Diabetic Neuropathy Symptoms: Do You Have Them?

You get off work feeling fatigued, with prickling sensations in your feet and legs. You might think this is probably because of the tight shoes that you are wearing -- that you tried to put on for the sake of color coordinating your outfit. Or maybe, you think that it might be the weather.

In any case, when you get home and take off your shoes, you see a great big red blister on your heel where the tight shoes keep on rubbing. Too tired to care, you choose to ignore it. Several days later, you can barely put on your shoes or even stand up to go to work because of that blister, which has now become seriously infected. You begin feeling sharp cramps in your legs and arms. Sometimes, your hand-to-eye coordination and motor skills become uncoordinated. These are some of the signs of diabetic neuropathy.

Diabetic neuropathy is a complication of diabetes. It is commonly brought about by the destruction of peripheral nerves, usually seen in the extremities, supposedly by the prolonged elevation of glucose in the blood. It brings about either pain or loss of it, starting in the toes, and traveling towards the feet and legs, hands and arms.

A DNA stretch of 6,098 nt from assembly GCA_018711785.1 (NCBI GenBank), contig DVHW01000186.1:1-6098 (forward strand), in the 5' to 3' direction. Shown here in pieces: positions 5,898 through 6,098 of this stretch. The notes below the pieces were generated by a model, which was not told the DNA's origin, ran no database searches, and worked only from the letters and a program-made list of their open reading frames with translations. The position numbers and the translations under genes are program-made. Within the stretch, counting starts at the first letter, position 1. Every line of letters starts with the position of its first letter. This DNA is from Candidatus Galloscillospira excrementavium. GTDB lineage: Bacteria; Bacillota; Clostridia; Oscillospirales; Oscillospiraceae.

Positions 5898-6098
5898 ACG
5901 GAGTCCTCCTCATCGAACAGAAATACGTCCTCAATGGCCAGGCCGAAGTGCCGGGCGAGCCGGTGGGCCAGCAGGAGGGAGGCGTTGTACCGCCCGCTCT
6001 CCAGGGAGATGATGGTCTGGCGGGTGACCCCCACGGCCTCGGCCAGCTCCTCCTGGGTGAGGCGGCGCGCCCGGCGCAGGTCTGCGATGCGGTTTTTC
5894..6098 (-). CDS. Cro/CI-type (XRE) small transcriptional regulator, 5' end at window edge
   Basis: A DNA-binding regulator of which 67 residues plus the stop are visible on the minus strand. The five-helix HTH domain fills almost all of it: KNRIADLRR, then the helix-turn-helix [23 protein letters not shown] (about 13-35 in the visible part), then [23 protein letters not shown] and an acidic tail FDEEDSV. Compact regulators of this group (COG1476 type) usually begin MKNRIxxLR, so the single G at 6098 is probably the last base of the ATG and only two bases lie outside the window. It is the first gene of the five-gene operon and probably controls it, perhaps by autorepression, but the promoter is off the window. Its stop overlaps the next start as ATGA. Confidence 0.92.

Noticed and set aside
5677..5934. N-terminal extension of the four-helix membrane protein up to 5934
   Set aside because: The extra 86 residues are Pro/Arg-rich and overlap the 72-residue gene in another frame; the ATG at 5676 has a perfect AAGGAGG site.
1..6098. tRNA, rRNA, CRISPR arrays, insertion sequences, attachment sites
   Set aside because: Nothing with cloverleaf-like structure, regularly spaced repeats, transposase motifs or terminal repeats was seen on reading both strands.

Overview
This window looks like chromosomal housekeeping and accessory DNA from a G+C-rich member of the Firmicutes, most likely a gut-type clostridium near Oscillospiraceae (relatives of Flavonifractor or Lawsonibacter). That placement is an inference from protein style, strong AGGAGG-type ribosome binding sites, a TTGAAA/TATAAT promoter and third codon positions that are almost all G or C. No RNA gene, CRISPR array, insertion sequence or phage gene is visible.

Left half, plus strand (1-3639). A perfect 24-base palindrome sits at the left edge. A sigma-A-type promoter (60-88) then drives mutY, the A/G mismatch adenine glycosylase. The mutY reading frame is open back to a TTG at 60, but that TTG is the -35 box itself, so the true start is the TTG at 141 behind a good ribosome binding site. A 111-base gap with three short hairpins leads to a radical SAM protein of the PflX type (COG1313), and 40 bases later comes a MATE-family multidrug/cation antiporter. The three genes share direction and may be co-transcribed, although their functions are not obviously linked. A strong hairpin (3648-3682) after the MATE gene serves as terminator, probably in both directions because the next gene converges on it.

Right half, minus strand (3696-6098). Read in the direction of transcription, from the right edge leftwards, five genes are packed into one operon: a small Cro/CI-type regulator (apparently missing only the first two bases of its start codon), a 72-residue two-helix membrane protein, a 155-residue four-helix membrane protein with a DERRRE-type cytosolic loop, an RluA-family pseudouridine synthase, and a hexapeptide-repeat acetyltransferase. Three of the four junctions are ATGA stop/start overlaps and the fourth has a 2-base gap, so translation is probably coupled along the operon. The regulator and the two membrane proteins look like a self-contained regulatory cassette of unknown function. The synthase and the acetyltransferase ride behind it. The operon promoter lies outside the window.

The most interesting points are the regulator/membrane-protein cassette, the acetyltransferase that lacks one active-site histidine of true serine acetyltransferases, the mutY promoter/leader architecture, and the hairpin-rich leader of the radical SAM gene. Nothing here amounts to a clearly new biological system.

There are also other types of diabetic neuropathies, like autonomic neuropathies that affect the major organ systems such as the circulatory, digestive, genitor-urinary, and integumentary system. Since the autonomic system is responsible for the regulation of the body’s physiological processes, a neuropathy can exhibit changes in digestion, bowel movement and bladder emptying, sexual relations, and blood pressure. It can also make the patient unaware of the warning signs of hypoglycemia.

Symptoms of proximal neuropathies — another type of diabetic neuropathy — are concentrated on one side of the thighs, hips and buttocks or legs, commonly seen in Type 2 diabetics and in older people. It is usually manifested in their inability to stand up from a sitting position since their legs are rendered weak and painful.

Focal neuropathies produce an abrupt weakness of a nerve or a group of nerves that causes the affected muscle weakness or pain. It is most commonly seen in the head, body or leg. Its symptoms include double vision, pain in the eyes, one side paralysis of the face, severe pain in the lower back or legs, and chest or abdominal pain similar to a heart attack or appendicitis. This type of diabetic neuropathy is often painful and sudden, although it is self improving and does not tend to produce long-term damage.

Diabetic neuropathy symptoms are mostly based on the type of nerve affected, the type of injury it received, and/or the organs that a specific nerve supplies. As with any other disease, these signs and symptoms should not be ignored since they give warning that an underlying serious condition may be present. It is always easier to treat a disease when it is caught in its initial stage. So when you are feeling something out of the ordinary, take notice of it. It might be nothing more than a passing viral infection… or it just may be something really serious.

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